Special ed students fill ‘instrumental’ role at Children’s Hospital while learning workplace skills

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This article was published on the San Antonio Report by Brooke Crum on January 4, 2021.

Deep in the labyrinthine basement of the Children’s Hospital of San Antonio, El-Fayad-Ben Ibrahim worked one Thursday afternoon assembling sheets of paper into packets, one of only eight interns allowed in the hospital amid the pandemic.

The Sam Houston High School senior works at the hospital as part of a transition-to-work program for students with intellectual and other disabilities called Project SEARCH, in which they learn skills they can use in almost any industry after completing their internships.

The interns have always been key to hospital operations, whether they’re sorting items in the central supply office or folding towels in the linens department, but this year they have proved to be invaluable during the coronavirus pandemic, when no other volunteers are allowed in the hospital, said Katherine Cox, volunteer services manager for Children’s Hospital.

“The departments don’t want them to leave,” she said. “They are instrumental to them.”

Project SEARCH started in Cincinnati in 1996, but it came to San Antonio five years ago as part of a collaboration among San Antonio Independent School District, Texas Workforce Solutions, Alamo Area Council of Governments, Professional Contract Services Inc., Workforce Solutions Alamo, and host business sites, including Amazon, hotels, and restaurants, said Lisa Stilling Alvarado, SAISD special education coordinator. The international program has more than 600 sites in 48 states and 10 countries, with 26 in Texas. Eight SAISD students are participating in the program this school year.

Throughout the school year, the students who have completed their coursework or graduated interview for unpaid jobs at the hospital and work for 10 weeks in three different internships, learning workplace skills along the way, including how to format a resume and apply for jobs. Interns can start looking for employment outside the program after their second rotation, but they are discouraged from working seasonal jobs, jobs that pay below minimum wage, or jobs with fewer than 16 hours a week. The program aims to help the interns find jobs that help them sustain as much independence as possible, Stilling Alvarado said.

The Children’s Hospital of San Antonio is the only business partner offering Project SEARCH internships for SAISD students this school year, district spokeswoman Vanessa Barry said. In past school years, students have interned at other companies.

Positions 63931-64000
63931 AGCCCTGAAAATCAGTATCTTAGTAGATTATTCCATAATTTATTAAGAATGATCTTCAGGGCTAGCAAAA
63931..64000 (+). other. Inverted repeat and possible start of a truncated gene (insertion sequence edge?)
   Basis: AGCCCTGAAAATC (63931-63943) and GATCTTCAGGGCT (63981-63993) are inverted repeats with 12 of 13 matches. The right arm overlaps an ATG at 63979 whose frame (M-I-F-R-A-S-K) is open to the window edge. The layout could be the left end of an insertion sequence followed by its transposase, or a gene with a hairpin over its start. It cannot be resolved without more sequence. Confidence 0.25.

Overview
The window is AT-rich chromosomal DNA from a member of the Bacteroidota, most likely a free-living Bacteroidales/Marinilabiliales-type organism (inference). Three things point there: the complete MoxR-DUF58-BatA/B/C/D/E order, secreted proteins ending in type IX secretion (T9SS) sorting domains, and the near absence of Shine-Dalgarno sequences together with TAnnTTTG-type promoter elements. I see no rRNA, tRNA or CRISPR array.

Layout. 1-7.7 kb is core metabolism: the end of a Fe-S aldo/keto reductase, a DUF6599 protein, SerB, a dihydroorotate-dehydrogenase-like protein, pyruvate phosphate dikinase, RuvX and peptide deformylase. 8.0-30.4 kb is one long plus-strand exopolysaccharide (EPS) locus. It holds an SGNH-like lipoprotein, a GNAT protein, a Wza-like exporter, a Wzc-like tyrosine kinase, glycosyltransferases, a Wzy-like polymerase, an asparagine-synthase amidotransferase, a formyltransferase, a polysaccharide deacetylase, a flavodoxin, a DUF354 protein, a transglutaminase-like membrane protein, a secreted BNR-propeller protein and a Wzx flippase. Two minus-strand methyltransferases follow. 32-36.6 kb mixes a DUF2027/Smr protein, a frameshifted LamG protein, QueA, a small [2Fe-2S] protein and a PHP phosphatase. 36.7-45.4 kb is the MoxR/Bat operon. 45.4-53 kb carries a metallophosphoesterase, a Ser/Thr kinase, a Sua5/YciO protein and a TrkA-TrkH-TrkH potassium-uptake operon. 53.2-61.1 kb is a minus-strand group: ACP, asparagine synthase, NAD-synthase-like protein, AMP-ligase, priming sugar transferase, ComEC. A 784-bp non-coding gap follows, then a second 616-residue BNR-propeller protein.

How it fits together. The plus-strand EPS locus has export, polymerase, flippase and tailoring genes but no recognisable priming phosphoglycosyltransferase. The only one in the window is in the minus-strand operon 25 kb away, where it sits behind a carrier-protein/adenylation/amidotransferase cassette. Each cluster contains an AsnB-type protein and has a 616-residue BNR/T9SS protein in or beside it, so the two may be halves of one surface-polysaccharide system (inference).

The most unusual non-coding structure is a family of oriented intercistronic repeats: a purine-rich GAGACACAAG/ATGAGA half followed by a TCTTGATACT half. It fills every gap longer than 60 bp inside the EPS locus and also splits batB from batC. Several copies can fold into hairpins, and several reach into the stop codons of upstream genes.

The hospital print shop is Ibrahim’s second internship rotation. He spent 10 weeks in his first rotation working in the central supply office, where he learned to organize items by expiration date and in numerical and alphabetical order. He also made deliveries within the hospital.

Ibrahim said his favorite part of working in the print shop was that it kept him busy. He hopes to transfer the skills he learns through Project SEARCH to work at H-E-B.

Jean Alvarado, the print shop team lead, said Ibrahim is a “blessing” when it comes to handling the workload in the print shop, which provides services for all the hospital’s downtown facilities.

“The extra set of hands definitely helps in the day-to-day operations,” he said.

An internship sometimes can lead to a job. Pedro Salinas, who graduated from Lanier High School, finished his second internship rotation in 2018 and applied for a job at the hospital in the linens department, where the strong smell of laundry detergent lingers over piles of crisp white towels and sheets.

Stilling Alvarado said Salinas was the first Project SEARCH intern in San Antonio to find employment after his second internship rotation. Salinas often stops and talks to the interns, offering encouragement and friendship.

In the linens department one afternoon, Salinas chatted with Jonathan Zuniga, an intern new to the department and a Jefferson High School graduate, as holiday music played on a radio near a small, white Christmas tree adorned with colorful lights and tinsel. Zuniga had just completed his first rotation in housekeeping, where he cleaned tables and chairs in the lobby, the chapel, and the cafeteria.

The hospital receives a delivery of clean linens every morning, which are washed off-site by a different company. Zuniga’s job is to help put away the linens, making sure none are torn or stained before he folds and delivers them to carts and closets on each floor of the hospital. 

Daniel Rodriguez, linens team lead, said Zuniga catches on quickly to each task. The only issue he has with Zuniga is the Dallas Cowboys face mask the intern wears, which Rodriguez good-naturedly teases him about.

Salinas said he loves working in the linens department because he likes to be really busy and he likes how neat and orderly everything is. His dad usually drops him off for work in the morning, and in the afternoon he rides the bus home, just a few minutes away from the hospital. He said riding the bus by himself gives him confidence and allows him to be more independent.

All interns are taught how to ride the bus, Stilling Alvarado said. When they are ready, they start riding the bus by themselves, which becomes easier over time as they gain more confidence.

The other interns work in different areas of the hospital, such as central supply or the front desk. Stilling Alvarado said many other Project SEARCH work sites in the state did not allow interns to work this year because of the pandemic, but the interns here have been given more responsibilities and more opportunities to grow. She said the hospital is eager to have the interns working in various roles.

“This year’s cohort is phenomenal,” she said. “It’s been exciting to hear what they’ve been doing.”